In a rare historic pairing, legendary bandleaders Benny Goodman and Buddy Rich team up for what may be their only live performance captured on video. They do Harold Arlen's "As Long As I Live" and then segue into an energetic rendition of George Gershwin's "I Got Rhythm." Jazz history preserved for new generations. Merv Griffin had over 5000 guests appear on his show from 1963-1986. Footage from the Merv Griffin Show is available for licensing to all forms of media through Reelin' In The Years.
Benny Goodman was only 10 when he first picked up a clarinet. Only a year or so later he was doing Ted Lewis imitations for pocket money. At 14 he was in a band that featured the legendary Bix Beiderbecke. By the time he was 16 he was recognized as a "comer" as far away as the west coast and was asked to join a California-based band led by another Chicago boy, Ben Pollack.
Goodman played with Pollack's band for the next four years. His earliest recording was made with Pollack, but he was also recording under his own name in Chicago and New York, where the band had migrated from the west coast. In 1929, when he was just 20, Benny struck out on his own to become a typical New York freelance musician, playing studio dates, leading a pit orchestra, making himself a seasoned professional.
By 1934 he was seasoned enough to be ready for his first big break. He heard that Billy Rose needed a band for his new theatre restaurant, the Music Hall, and he got together a group of musicians who shared his enthusiasm for jazz. They auditioned and got the job.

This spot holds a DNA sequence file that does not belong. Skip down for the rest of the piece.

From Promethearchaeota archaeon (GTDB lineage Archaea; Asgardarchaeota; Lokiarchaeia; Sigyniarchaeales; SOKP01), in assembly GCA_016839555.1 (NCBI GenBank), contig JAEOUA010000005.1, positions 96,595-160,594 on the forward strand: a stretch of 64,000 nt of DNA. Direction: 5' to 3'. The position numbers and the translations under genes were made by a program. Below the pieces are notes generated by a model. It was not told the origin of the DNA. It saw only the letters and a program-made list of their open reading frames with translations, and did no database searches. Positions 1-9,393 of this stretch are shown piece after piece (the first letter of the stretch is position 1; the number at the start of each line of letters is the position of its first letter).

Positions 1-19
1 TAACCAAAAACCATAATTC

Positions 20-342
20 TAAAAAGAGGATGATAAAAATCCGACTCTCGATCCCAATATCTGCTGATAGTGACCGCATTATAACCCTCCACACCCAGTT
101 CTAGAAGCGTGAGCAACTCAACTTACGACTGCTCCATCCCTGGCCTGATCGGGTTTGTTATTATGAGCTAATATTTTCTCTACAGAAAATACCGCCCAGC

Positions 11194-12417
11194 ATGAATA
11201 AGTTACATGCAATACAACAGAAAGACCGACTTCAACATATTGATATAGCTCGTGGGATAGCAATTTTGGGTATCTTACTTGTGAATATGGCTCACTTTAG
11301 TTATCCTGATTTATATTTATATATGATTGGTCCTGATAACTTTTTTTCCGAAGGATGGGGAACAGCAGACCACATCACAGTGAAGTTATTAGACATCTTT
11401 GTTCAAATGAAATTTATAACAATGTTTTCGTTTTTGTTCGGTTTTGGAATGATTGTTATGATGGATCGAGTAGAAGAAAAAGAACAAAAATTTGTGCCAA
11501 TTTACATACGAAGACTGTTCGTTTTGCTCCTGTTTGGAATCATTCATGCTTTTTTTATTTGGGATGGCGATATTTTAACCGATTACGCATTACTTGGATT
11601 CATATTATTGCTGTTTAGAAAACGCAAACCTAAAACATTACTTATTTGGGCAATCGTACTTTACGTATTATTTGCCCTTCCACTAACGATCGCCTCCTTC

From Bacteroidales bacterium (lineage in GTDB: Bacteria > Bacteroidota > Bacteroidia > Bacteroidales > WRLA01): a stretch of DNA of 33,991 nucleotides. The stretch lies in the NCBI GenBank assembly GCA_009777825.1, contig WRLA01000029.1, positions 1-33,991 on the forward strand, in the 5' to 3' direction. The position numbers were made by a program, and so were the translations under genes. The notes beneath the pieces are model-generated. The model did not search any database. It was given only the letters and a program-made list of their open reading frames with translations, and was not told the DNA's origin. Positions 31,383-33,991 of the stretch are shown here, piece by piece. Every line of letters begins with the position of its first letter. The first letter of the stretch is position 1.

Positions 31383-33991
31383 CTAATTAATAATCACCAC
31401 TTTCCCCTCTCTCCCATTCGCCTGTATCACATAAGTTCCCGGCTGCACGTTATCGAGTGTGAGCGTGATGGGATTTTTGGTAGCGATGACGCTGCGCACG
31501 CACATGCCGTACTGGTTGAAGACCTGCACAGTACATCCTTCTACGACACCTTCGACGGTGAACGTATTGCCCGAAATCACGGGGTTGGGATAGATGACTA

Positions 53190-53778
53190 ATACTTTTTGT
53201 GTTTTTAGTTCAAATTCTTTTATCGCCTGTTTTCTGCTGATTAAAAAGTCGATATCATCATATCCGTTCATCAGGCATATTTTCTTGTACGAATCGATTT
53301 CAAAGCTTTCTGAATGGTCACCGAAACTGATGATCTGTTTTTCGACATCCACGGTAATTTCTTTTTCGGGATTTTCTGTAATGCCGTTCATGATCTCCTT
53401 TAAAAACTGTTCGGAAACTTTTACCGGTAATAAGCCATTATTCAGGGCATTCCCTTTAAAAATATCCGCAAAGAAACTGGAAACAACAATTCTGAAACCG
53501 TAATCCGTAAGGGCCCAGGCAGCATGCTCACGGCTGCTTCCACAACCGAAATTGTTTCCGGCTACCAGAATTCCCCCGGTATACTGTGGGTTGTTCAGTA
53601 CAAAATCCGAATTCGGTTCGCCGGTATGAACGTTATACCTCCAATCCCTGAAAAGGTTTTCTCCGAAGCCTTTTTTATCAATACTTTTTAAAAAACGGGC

Goodman was regarded by some as a demanding taskmaster, by others an arrogant and eccentric martinet. Many musicians spoke of "The Ray", Goodman's trademark glare that he bestowed on a musician who failed to perform to his demanding standards. Guitarist Allan Reuss incurred the maestro's displeasure on one occasion, and Goodman relegated him to the rear of the bandstand, where his contribution would be totally drowned out by the other musicians. Vocalists Anita O'Day and Helen Forrest spoke bitterly of their experiences singing with Goodman. "The twenty or so months I spent with Benny felt like twenty years," said Forrest. "When I look back, they seem like a life sentence." At the same time, there are reports that he privately funded several college educations and was sometimes very generous, though always secretly. When a friend once asked him why, he reportedly said, "Well, if they knew about it, everyone would come to me with their hand out."
"As far as I'm concerned, what he did in those days- and they were hard days, in 1937 - made it possible for Negroes to have their chance in baseball and other fields." - Lionel Hampton on Benny Goodman.
Known by musicians for his stand-offish and “cheap” nature, many sidemen had a love/hate relationship with Goodman. Many musicians claimed that Benny was dishonest when it came time to pay off the band and many more recalled the Goodman “ray”, the dirtiest of looks received when a mistake was made. That aside, its clear that without Goodman the “Swing Era” would have been nowhere near as strong when it came, if it came at all.